Julie Bort/Business Insider
Google has seen a huge uptake in its new "Product Listing Ads" (PLAs) which compete against Amazon for internet shoppers' clicks, and push Amazon's search results lower down Google's listings.
Expect analysts to grill Google CEO Larry Page about the effect of PLAs on his Q2 2013 earnings call on Thursday.
Nearly 10,000 U.S. advertisers are now using Google PLAs, up 54.7% in June (quarter to quarter), according to a Jefferies research team led by Brian Pitz and Brian Fitzgerald. Those advertisers are running 156,000 ads, up 20.8% from the previous quarter, Jefferies said in a terrific, in-depth note to investors recently.
PLAs are different from Google's usual blue-link text ads, the ones you've seen for years next to search results. PLAs had been free for companies advertising inside Google Shopping. But in September, Google started charging for the ads, which appear as a set of product photos with prices and links on the upper portion of search result pages.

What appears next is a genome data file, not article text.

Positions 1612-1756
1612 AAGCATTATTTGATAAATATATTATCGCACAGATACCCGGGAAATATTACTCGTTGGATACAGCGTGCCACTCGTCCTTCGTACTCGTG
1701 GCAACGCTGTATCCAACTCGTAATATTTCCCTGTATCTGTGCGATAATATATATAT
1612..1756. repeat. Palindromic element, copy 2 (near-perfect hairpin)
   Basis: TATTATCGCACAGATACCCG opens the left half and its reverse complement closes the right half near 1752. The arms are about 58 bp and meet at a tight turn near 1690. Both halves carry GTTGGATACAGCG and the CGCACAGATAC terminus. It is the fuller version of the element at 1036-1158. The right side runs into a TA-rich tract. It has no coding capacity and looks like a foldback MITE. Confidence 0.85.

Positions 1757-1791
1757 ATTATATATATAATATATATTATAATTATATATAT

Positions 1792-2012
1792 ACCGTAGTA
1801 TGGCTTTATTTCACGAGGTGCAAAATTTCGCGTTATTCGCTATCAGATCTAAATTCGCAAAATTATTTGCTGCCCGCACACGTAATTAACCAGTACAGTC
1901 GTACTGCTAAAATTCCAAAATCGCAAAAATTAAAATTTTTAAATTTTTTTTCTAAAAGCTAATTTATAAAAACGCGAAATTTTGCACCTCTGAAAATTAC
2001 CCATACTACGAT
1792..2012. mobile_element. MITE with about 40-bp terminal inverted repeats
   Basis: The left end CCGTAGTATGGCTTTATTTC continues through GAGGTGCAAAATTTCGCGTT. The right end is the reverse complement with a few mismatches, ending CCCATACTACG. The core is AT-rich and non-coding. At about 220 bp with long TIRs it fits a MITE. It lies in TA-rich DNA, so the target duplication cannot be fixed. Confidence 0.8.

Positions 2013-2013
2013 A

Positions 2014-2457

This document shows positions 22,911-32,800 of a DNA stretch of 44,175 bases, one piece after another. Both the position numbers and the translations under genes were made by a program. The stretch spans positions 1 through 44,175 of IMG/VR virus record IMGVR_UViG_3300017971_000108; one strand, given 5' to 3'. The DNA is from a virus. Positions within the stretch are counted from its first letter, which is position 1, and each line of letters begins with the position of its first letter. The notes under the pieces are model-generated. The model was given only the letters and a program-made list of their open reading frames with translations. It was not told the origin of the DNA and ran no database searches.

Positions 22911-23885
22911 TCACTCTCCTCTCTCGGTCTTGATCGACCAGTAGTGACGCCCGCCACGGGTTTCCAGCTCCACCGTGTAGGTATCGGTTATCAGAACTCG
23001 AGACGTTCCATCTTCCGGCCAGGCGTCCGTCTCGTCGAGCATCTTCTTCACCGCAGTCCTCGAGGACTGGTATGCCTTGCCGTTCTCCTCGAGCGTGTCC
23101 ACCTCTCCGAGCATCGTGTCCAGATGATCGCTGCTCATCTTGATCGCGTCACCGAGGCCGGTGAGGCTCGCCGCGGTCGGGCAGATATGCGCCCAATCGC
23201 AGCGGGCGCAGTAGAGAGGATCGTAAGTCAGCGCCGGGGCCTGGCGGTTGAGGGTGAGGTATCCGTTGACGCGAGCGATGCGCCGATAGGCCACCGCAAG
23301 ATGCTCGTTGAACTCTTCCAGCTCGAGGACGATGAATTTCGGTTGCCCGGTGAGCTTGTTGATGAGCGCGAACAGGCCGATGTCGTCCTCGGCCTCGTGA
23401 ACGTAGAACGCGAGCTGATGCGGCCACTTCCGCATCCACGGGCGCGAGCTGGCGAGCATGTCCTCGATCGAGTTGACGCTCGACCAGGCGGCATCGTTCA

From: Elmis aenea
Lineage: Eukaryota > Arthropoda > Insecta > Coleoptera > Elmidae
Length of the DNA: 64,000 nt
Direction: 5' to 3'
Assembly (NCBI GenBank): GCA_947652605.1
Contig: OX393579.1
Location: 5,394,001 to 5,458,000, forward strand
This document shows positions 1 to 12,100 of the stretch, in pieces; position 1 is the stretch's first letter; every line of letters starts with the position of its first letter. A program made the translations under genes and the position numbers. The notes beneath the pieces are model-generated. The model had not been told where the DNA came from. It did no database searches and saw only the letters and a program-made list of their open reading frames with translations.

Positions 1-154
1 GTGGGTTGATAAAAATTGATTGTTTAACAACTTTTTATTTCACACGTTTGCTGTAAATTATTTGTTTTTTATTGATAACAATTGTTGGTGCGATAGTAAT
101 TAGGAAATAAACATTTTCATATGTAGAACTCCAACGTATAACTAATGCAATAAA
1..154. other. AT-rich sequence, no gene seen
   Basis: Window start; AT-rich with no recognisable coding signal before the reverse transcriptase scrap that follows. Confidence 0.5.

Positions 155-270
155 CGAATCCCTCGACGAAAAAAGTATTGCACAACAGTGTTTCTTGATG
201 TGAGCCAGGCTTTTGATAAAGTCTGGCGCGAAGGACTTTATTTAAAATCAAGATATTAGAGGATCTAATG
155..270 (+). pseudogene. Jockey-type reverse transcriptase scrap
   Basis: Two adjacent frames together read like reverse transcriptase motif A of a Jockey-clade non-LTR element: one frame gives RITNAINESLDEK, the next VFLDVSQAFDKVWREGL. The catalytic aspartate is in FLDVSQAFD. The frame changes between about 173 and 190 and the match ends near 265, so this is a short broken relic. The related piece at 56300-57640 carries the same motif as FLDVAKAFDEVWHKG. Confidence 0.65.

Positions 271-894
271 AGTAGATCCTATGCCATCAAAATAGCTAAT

Google's positioning of PLAs pushes Amazon's regular search results further toward the bottom of the page — where no one sees them. Amazon can get its listings inside PLAs, but it has to pay Google to do that.
Thus Google has erected a search roadblock in front of Amazon — and thousands of advertisers are now paying Google to be part of it, Jefferies says.
It gets worse for Amazon: Google may be planning to upgrade PLAs so that people can make purchases in the ad without ever actually arriving at the third-party site, the Jefferies team writes:
We believe Google’s ambition is to evolve these ads to the point where users can purchase the item without ever leaving the search results page.
The analysts believe that PLAs may cannibalize some of Google's regular search business, but that's OK because Google gets higher prices for them.
Here are the top U.S. PLA advertisers, per Jefferies. Note how far down the list Amazon is:
eBay and Walmart aren't stupid: If they're running more PLAs than Amazon, it's because they're getting a good enough ROI to justify that.
And here's what that "roadblock" problem looks like for Amazon visually, per Jefferies:
Amazon now becomes the de facto also-ran in any kind of search.
Disclosure: The author owns Google stock.
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